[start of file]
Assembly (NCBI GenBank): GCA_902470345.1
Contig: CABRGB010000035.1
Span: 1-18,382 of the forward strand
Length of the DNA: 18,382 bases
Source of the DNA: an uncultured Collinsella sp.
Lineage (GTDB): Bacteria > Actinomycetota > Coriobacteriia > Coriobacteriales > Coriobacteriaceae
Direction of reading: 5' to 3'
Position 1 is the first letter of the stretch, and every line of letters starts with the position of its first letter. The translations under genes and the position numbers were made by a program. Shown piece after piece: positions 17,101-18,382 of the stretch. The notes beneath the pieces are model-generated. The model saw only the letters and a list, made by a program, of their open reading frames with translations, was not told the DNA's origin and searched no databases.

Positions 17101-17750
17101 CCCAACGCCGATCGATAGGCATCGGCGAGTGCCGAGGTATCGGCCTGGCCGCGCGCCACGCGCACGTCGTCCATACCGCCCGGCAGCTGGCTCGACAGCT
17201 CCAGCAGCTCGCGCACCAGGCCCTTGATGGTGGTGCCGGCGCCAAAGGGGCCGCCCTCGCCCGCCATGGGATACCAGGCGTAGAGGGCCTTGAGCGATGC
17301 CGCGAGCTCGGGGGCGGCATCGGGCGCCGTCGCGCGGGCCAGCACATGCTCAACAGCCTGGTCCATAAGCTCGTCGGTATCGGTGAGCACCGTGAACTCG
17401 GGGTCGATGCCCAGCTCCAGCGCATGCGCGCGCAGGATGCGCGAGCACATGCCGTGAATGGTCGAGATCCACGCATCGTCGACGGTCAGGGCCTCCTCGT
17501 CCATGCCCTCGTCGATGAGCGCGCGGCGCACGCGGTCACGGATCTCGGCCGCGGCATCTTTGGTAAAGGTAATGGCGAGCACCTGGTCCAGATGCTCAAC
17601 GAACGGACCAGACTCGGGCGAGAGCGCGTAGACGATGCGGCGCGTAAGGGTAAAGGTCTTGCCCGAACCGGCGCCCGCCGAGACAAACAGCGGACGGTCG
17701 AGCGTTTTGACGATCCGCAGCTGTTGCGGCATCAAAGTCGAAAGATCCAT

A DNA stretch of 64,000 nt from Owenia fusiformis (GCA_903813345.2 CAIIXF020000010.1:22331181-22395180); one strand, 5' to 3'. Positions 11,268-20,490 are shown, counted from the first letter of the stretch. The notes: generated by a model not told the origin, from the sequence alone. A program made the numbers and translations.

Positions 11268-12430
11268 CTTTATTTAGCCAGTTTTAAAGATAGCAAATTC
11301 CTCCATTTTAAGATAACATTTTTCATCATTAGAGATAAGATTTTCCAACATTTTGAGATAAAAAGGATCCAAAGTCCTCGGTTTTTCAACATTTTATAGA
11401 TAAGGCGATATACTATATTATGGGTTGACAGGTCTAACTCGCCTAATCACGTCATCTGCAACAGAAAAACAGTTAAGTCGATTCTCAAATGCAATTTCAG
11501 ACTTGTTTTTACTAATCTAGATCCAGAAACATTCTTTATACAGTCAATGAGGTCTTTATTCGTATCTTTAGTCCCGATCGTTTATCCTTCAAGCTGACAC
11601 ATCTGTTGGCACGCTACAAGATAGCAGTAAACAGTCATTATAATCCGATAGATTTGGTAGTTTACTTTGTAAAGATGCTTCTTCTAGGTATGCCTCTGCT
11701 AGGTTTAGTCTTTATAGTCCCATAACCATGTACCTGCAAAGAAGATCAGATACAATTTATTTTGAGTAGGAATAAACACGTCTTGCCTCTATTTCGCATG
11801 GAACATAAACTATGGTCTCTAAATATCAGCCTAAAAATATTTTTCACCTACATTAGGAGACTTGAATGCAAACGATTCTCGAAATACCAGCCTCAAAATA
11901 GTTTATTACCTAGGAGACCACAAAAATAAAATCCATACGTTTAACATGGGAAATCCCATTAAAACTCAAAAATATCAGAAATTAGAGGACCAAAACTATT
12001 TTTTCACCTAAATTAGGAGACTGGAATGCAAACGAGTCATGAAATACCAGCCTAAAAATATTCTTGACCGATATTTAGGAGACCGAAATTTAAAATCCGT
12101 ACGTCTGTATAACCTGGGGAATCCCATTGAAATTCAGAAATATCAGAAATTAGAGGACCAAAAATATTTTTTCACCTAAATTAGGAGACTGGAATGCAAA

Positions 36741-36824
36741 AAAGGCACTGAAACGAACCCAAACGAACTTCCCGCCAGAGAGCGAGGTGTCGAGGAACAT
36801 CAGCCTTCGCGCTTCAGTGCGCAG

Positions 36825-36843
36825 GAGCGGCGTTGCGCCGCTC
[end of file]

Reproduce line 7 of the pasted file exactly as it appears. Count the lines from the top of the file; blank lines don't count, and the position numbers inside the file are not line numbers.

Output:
Direction of reading: 5' to 3'